Kentucky is giving entities that merely hold the rights to service residential mortgage loans just over two months to obtain a license, unless they can provide exemption documentation.

On December 22, 2016, the Kentucky Department of Financial Institutions issued a Memorandum stating that it will require “master servicers,” as well as “subservicers,” to be licensed as mortgage companies under the Kentucky Mortgage Licensing and Regulation Act.

The Act requires a person to obtain a mortgage company license if (among other activities) it “directly or indirectly . . . services mortgage loans, or holds oneself out as being able to do so.” According to the Department’s recent Memorandum, a “master servicer” is any entity or individual that owns the right to perform servicing of a mortgage loan. The Department notes that a master servicer typically reserves the legal right to either perform the servicing itself or to do so through a subservicer. Since the Department concludes that a master servicer both holds itself out as being able to service loans and indirectly services them though a subservicer, a master servicer falls within the scope of the licensing requirement, unless an exemption applies.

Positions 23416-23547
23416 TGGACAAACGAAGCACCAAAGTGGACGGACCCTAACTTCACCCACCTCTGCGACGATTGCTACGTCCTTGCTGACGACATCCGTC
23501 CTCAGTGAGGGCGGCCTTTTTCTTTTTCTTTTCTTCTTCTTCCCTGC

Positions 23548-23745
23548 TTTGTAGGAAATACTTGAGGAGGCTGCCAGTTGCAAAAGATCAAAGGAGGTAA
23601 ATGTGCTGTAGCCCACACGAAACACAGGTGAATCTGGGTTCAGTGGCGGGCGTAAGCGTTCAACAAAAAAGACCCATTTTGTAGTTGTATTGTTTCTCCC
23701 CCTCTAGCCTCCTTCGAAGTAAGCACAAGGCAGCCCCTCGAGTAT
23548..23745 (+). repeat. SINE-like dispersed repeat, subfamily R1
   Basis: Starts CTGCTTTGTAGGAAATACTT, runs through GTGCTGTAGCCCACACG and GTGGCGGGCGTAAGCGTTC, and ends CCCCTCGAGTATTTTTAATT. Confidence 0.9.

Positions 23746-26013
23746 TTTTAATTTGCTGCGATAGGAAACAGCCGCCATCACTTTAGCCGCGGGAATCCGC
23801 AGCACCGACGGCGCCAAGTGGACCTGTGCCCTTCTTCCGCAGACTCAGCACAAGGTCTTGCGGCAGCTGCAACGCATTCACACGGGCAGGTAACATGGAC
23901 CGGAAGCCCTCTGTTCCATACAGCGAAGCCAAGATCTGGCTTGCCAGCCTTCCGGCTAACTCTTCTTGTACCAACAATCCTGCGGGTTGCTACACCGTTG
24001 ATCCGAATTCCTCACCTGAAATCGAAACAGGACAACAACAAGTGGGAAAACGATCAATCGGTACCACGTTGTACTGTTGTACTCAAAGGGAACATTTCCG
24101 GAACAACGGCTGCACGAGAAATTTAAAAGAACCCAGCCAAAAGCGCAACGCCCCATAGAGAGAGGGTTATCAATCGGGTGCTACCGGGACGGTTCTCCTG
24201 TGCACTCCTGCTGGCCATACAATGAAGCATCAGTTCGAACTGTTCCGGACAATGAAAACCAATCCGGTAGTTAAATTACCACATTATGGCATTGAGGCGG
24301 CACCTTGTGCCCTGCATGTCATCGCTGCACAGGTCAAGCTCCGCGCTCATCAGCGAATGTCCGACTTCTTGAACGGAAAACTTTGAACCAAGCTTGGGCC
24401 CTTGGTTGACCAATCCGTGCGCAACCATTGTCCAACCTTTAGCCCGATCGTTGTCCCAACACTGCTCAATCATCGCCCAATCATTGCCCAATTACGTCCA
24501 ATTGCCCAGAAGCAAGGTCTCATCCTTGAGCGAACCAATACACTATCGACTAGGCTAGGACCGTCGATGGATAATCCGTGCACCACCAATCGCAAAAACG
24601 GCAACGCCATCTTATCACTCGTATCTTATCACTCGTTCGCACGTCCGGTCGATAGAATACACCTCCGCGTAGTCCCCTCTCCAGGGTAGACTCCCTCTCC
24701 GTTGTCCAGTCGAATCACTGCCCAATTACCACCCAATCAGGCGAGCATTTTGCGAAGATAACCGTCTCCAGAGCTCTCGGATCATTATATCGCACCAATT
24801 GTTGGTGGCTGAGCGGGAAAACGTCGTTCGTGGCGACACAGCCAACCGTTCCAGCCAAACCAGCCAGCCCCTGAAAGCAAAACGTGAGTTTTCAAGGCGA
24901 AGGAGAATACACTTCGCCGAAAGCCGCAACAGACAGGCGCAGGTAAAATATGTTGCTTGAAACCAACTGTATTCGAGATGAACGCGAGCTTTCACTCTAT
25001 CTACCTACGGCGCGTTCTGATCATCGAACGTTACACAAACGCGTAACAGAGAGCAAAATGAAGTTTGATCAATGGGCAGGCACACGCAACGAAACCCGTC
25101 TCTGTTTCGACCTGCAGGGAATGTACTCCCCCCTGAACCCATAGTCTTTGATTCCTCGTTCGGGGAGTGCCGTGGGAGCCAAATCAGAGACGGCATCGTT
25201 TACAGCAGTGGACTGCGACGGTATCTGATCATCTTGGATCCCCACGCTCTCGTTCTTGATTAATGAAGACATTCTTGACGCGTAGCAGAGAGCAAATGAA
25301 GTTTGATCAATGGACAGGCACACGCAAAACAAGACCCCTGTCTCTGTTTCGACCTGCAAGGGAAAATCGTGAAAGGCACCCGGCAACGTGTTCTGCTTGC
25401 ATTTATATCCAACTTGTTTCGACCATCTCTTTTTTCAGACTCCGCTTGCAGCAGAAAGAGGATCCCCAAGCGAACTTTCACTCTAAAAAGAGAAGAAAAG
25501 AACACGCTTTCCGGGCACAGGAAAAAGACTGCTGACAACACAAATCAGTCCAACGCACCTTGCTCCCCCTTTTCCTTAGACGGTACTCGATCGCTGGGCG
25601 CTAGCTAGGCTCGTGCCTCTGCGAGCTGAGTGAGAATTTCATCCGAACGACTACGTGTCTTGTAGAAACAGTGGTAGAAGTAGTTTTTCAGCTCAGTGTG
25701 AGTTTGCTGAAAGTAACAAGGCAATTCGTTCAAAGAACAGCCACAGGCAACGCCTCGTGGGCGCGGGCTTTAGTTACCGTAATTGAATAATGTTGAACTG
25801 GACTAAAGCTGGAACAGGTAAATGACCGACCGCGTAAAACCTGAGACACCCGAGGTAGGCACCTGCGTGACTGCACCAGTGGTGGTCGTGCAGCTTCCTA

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It’s fall, Halloween is over, and the scary clowns (other than those vying for political office) will recede into the forests next to small communities.  Now it’s time to look forward.  Many, we hear tell, cannot do so with joy as they plan for Thanksgiving and the year-end holidays.  Rather, there is a sense of dread and foreboding as mortgage companies, money transmitters, and collection agencies, among others, begin the annual license renewal process through the NMLS.  Before too many deficiencies start haunting your NMLS Account Records, the Consumer Financial Services practice group at Mayer Brown wishes to offer you some cheer to keep your spirits up and 12 terrific tips (indeed, huuuuuge ideas) to help you slog through renewals and minimize deficiencies.
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